I’ve had a fairly successful career to date.  Over 350 hours of produced television.  Over a hundred written.  Over a hundred as a showrunner.  By now, those who have tuned in to my work are aware of my style, the type of work I produce: character-driven stories with an underlying sense of humor that speak to the bonds of camaraderie and family.  It’s something that is readily identifiable in my contributions to the Stargate franchise, my own series, Dark Matter, and will, hopefully, continue to entertain fans in future productions.

Of course, what worked so well on Stargate and Dark Matter may not have proven the right for other productions.  So, looking back on the various productions I pitched to over the years, it’s perhaps not that surprising that I didn’t land a script or a staff position with them.  And still, there are a few that felt like pretty good fits that, for whatever reason, got away.  It’s a part of the business.  You win some; you lose some.  Sure, they can often warrant considerable frustration given the amount of effort that goes into a pitch or take but, at the end of the day, it’s no something to get upset over.  There will always be other opportunities.

I look back at some of the more notable opportunities missed…



My then writing partner, Paul Mullie, and I were just finishing up work on a half hour sitcom called Student Bodies and looking for an opportunity in the one hour world when we received a call from our agent informing us a sci-fi series gearing up for production.  We were thrilled at the prospect and eagerly sat down to watch the pilot.  It was pretty “out there” and, quite honestly, we didn’t know quite what to make of it – but it was sci-fi and we were game to give it a go.  Alas, in the end, we didn’t make the cut – which, in retrospect, worked out for the best because a commitment to this production would  have surely taken us out of the running when a staff position on Stargate presented itself shortly thereafter.



Growing up, I was always a big fan of anthologies, especially those that dabbled in science fiction like The Twilight Zone and the original Outer Limits, so when we got word that the new Outer Limits series was entertaining story submissions, Paul and I put together a few and sent them along.  Looking back on them today, they’re all really solid ideas that could form the basis for some pretty kick-ass sci-fi movies – but, at the time, they failed to elicit much interest.  The feedback we received was nevertheless positive enough to convince us to try again.  And, again, we were turned down.  I didn’t think of it again until years later when we working with Brad Wright, former EP on The Outer Limits, and we told him about the stories we pitched.  Turns out Brad never saw them.  Apparently, they never made it past the production’s gatekeeper.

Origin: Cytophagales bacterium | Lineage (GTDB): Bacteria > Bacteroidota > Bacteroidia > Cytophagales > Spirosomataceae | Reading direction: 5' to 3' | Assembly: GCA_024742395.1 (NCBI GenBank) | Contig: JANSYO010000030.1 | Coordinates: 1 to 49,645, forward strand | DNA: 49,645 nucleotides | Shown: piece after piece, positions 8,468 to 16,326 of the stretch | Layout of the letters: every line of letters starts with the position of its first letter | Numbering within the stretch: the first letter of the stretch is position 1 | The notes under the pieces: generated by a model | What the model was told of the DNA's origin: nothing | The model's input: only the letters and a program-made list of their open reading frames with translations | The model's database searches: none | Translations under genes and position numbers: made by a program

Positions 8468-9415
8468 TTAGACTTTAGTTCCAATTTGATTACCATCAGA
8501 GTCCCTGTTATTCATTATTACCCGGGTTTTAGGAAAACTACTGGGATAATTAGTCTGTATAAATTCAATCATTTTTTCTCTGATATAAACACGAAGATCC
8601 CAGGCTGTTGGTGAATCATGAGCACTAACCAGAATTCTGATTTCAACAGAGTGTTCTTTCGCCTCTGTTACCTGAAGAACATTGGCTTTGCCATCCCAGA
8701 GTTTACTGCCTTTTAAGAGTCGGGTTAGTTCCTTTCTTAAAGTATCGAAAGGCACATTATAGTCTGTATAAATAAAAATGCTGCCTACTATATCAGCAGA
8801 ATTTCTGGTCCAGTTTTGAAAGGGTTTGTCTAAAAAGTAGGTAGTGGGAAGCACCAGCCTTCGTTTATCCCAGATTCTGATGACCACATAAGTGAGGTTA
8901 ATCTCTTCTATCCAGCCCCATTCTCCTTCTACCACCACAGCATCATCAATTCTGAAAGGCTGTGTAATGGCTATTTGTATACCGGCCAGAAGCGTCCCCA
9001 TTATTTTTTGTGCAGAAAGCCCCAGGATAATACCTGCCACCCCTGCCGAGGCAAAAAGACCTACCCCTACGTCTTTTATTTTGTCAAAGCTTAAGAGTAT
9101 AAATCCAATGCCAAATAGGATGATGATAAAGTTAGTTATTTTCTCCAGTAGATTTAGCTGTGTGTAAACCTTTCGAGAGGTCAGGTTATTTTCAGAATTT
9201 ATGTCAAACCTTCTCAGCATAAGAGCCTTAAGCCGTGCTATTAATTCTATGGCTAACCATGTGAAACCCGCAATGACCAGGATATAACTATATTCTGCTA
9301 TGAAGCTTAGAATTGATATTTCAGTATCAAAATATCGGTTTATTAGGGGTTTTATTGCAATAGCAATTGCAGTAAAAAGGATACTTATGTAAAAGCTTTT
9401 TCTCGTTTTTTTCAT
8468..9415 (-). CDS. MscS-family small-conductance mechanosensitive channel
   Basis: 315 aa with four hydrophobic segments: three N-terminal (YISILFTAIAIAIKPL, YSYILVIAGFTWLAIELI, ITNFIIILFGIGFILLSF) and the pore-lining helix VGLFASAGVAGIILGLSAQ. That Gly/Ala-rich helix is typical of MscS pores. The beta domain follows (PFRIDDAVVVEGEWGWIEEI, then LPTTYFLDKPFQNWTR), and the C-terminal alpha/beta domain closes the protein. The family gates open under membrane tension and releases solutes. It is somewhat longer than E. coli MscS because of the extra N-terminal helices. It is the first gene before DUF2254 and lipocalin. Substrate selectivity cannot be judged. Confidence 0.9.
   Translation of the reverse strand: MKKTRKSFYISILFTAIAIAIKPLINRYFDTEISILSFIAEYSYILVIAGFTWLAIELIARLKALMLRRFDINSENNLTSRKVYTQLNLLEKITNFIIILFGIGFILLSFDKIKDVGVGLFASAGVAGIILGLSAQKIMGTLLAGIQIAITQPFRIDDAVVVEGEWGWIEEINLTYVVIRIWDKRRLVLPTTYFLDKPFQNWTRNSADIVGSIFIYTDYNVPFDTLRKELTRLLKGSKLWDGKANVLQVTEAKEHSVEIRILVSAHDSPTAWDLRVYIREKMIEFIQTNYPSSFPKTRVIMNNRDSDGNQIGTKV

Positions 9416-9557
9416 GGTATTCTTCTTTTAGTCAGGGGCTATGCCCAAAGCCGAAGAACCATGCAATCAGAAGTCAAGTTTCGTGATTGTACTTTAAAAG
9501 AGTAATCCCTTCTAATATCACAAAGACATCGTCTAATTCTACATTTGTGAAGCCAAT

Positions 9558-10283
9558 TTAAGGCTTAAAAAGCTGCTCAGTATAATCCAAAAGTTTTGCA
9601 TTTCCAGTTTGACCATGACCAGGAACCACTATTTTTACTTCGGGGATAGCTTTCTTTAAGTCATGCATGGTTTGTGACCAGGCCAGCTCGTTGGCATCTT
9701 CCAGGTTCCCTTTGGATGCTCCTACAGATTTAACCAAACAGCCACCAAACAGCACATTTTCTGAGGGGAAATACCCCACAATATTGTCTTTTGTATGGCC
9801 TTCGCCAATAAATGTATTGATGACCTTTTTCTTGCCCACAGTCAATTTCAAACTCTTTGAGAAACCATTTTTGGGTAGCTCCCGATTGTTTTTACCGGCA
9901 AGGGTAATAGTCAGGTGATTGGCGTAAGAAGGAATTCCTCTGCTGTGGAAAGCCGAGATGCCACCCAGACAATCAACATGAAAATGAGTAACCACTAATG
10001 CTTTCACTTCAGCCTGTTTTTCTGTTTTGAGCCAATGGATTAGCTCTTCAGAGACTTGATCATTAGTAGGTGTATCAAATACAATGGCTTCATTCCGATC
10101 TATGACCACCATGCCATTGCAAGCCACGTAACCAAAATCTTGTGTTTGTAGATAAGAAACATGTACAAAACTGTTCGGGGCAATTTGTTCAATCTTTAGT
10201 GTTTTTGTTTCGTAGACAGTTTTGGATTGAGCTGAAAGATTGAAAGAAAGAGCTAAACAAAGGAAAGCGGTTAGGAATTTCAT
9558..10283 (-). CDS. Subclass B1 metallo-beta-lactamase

Shortly before Dark Matter got the green light, our agent contacted us regarding a potential showrunnig opportunity on a remake of the Roger Moore series The Saint.  I loved the idea, a call was set up, and we were sent the pilot.  But upon reading the script, I had some issues – logic bumps mostly, but some pretty stark parallels to another action series we had just worked on.  I was brutally honest with the producer on the phone call, outlining my creative concerns.  He thanked me and – that was the last I heard from them.  To the best of my knowledge, the production ended up falling through.



I learned early in my career that it’s always best to be honest, especially when it comes to production concerns, because if you don’t speak up early, you could get caught short late.  So it was that we interviewed for a possible showrunning gig on a mythology-based series called Olympus.  It was an ambitious production that aimed to make expansive use of green screen, but I wasn’t convinced the technology was there to achieve their lofty goals.  Nevertheless we ended up getting on the phone with the show creator to discuss the pilot script.  We had notes.  Presumably too much because, halfway through the conversation, the line went dead and that was that.



When I heard that plans were underway to produce a Hellraiser series, I had my agent look into the possibility of pitching a take.  I’m a big fan of Clive Barker (his Books of Blood were one of my favorite reads growing up), so I jumped at the chance to possibly oversee a small screen adaptation of one of his most famous works.  Sadly, for reasons unknown to me, the series never came to fruition.



Interesting, no?  Loved the premise and the mythology.  Paul and I had a conversation with the production company very early in the process, but they went with someone else – and we ended up producing Dark Matter instead.



I love Neil Gaiman’s work and loved the novel, so I really appreciated the opportunity to pitch (Paul and) myself for this production but, looking at how things shook out, I can’t imagine a better version of the series than the one presently being produced.